There are many ways to offset the cost of funerals at funeral homes in Cleveland, OH. Funerals, like everything else in the American economy, cost more now than they used to. However, there are many ways to offset or get help with paying for funerals that you may not be aware of.

The easiest and smartest way to help pay for a funeral is by preplanning. That is something that you can do today to prepare for tomorrow. Preplanning for a funeral – and keeping it affordable – can be done using one of the following methods:

  • Burial or Funeral Insurance – Burial or funeral insurance policies are designed specifically to pay for funeral expenses. Burial insurance policies are generally small-dollar-amount ($5,000 to $25,000) policies with affordable monthly rates that can be used to pay all your funeral expenses.

These do not require a medical exam, but most of these policies have a period of one to three years of having the burial insurance before payouts will be made.

  • Life Insurance – Life insurance policies often have a higher dollar value because they’re intended to provide support for survivors after the policyholder dies. A portion of a life insurance policy can be used to pay for funeral expenses.

Life insurance policies always require a medical exam. The premiums for life insurance policies are higher for people who are older and/or who have underlying medical conditions, such as cardiac problems, diabetes, or high blood pressure.

Premiums for whole-life life insurance policies are much higher than for term life insurance policies, but whole-life life insurance policies are in effect until you die, while term life insurance policies must be renewed – with premium increases – every set number of years (usually every 10 years).

  • Payable-on-Death Bank Account – Payable-on-death bank accounts are an excellent way to set aside funds for your funeral. They are easy to set up and you can designate the funeral home as the beneficiary or one of your surviving family members with the instructions that the funds there are to be used to pay for your funeral expenses. Payable-on-death bank accounts are excluded from probate, so the funds are immediately available to your beneficiary when you die.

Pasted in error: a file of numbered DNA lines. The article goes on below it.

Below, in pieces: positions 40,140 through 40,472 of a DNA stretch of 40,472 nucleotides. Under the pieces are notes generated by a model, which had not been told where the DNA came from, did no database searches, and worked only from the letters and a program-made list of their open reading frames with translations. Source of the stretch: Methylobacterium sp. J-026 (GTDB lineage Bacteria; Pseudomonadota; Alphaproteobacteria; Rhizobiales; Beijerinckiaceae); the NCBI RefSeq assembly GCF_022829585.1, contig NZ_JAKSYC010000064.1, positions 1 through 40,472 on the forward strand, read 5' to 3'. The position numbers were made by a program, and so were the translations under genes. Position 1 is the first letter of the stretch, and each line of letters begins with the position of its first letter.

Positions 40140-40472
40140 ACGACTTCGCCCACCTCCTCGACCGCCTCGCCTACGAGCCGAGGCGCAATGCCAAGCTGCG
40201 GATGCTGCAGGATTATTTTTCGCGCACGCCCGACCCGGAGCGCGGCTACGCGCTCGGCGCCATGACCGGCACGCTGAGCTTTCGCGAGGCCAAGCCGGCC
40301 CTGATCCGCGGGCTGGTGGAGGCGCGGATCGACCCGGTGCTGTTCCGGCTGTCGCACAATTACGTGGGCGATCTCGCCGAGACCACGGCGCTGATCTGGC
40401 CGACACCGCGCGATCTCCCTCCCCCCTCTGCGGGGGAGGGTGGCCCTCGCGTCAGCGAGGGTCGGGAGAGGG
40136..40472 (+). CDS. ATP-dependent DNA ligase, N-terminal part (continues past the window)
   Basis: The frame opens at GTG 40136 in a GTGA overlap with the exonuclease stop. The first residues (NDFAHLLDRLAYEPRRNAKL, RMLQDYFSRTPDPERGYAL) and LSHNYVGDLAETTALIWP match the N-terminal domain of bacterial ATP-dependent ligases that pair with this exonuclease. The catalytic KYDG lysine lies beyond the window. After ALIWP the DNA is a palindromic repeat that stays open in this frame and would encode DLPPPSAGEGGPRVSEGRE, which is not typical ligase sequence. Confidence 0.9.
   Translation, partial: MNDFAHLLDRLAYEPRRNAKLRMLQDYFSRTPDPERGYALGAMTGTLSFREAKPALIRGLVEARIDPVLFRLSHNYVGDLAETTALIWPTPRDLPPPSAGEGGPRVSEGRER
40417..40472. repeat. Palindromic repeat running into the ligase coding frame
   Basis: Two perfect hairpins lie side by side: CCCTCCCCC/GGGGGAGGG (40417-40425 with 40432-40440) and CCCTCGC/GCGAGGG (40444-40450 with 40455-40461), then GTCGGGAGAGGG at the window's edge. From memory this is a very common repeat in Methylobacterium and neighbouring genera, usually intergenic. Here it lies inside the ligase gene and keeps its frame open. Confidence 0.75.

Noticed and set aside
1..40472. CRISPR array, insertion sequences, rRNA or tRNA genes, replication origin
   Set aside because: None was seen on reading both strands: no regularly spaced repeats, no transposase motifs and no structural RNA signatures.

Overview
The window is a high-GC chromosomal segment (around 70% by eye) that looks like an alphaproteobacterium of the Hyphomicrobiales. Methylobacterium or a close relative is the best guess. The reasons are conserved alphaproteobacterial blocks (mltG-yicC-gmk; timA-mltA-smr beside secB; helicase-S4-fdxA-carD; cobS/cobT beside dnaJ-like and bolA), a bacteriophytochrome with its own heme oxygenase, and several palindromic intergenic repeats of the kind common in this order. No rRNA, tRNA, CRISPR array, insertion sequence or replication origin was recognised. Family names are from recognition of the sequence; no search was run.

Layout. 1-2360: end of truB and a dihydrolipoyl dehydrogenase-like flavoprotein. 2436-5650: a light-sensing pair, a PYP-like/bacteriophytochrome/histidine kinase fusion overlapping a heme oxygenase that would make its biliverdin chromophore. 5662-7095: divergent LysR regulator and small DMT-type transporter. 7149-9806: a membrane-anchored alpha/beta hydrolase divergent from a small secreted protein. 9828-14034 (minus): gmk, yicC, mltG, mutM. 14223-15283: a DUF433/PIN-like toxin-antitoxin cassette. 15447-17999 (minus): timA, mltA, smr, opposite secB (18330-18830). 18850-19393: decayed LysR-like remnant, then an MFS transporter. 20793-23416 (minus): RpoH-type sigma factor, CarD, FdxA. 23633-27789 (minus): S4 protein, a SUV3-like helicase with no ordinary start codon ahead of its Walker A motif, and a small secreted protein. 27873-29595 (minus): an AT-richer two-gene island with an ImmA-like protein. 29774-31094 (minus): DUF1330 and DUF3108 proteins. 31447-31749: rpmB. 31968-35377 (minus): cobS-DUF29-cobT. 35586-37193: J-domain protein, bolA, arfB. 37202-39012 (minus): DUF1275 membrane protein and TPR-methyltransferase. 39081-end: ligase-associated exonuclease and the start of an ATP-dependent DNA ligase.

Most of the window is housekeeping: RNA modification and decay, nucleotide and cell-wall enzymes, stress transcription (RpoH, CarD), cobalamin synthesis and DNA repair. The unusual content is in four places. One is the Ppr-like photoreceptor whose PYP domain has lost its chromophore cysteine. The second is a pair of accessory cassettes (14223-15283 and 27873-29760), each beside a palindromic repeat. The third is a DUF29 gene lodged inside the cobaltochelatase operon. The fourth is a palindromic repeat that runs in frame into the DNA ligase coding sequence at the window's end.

If you are in the position of having to pay for the funeral of a loved one who didn’t have a burial insurance policy, a life insurance policy, or a payable-on-death bank account, there are other ways that you can offset their funeral expenses.

One popular method is fundraising. There are many ways that people look for to help a bereaved family and fundraising gives them a tangible way to help out. You can raise funds using several methods:

  • Car washes, bake sales or auctions – Many members of the community, as well as friends and family, will gladly participate in these fundraising activities, both to help with the fundraising event and to participate by buying what the fundraiser is offering.
  • Memorial funds – You can set up an account at your bank or at the deceased’s workplace where people can send checks or use a payment system like PayPal to donate funds toward funeral expenses.
  • Crowdfunding – Crowdfunding sites like are specifically designed for things like raising money to pay for funeral expenses. You can easily set up a GoFundMe page for your deceased loved one where people can donate online. Be aware that crowdfunding sites often keep a small percentage of the money that’s raised.
  • Social media – Social media is a great way to let a large number of people know that you’re raising money for your loved one’s funeral expenses. Be sure, however, to have a payment account like PayPal or a crowdfunding page already set up so that you can give that information in your social media post. Do not include any personal or financial information on social media.